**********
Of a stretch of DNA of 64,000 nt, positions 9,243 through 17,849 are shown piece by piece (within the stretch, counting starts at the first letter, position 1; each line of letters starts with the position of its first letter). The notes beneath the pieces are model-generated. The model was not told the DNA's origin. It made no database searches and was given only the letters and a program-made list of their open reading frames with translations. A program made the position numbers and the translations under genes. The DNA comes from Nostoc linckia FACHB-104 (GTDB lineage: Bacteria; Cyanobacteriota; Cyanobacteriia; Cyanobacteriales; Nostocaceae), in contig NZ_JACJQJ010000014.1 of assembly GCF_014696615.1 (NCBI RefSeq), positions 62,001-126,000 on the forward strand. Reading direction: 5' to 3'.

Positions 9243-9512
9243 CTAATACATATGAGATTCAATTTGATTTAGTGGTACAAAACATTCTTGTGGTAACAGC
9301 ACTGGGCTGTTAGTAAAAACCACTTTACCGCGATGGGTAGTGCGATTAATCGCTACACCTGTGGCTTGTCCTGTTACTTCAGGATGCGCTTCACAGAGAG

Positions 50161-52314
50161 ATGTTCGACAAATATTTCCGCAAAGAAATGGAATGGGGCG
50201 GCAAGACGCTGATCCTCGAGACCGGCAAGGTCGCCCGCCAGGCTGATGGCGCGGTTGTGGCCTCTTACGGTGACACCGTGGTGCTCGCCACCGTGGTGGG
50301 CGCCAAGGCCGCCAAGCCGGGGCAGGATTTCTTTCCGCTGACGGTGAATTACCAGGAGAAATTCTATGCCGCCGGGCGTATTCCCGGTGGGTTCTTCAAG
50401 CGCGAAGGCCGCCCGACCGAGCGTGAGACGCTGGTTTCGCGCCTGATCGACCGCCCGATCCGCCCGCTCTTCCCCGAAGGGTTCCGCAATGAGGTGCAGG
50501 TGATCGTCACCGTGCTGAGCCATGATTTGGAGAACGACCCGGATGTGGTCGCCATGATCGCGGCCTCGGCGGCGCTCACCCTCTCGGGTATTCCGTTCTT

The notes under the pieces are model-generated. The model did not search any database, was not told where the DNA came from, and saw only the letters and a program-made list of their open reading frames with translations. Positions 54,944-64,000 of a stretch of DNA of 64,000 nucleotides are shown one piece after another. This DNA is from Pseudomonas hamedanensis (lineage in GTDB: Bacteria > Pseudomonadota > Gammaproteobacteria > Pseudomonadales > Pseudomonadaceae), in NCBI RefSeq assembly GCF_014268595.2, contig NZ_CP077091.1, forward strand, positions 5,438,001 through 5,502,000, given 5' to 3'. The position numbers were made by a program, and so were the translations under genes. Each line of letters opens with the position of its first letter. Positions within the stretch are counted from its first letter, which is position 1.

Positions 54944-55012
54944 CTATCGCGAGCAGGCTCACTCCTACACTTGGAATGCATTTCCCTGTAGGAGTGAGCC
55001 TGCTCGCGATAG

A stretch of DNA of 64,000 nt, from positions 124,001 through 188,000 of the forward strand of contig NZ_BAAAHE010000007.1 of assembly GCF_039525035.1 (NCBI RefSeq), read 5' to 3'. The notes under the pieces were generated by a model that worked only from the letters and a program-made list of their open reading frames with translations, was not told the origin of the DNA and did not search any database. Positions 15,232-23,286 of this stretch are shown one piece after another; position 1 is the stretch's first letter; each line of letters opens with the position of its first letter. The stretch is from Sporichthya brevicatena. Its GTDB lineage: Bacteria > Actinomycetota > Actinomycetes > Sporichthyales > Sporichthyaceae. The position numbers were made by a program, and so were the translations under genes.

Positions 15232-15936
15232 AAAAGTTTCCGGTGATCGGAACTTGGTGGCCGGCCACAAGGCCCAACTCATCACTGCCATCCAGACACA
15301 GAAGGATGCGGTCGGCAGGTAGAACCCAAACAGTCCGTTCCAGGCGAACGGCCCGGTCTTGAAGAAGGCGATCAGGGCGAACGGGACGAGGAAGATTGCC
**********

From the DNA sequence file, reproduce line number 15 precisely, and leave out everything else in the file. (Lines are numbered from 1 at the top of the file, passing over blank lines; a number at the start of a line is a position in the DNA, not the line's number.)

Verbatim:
A stretch of DNA of 64,000 nt, from positions 124,001 through 188,000 of the forward strand of contig NZ_BAAAHE010000007.1 of assembly GCF_039525035.1 (NCBI RefSeq), read 5' to 3'. The notes under the pieces were generated by a model that worked only from the letters and a program-made list of their open reading frames with translations, was not told the origin of the DNA and did not search any database. Positions 15,232-23,286 of this stretch are shown one piece after another; position 1 is the stretch's first letter; each line of letters opens with the position of its first letter. The stretch is from Sporichthya brevicatena. Its GTDB lineage: Bacteria > Actinomycetota > Actinomycetes > Sporichthyales > Sporichthyaceae. The position numbers were made by a program, and so were the translations under genes.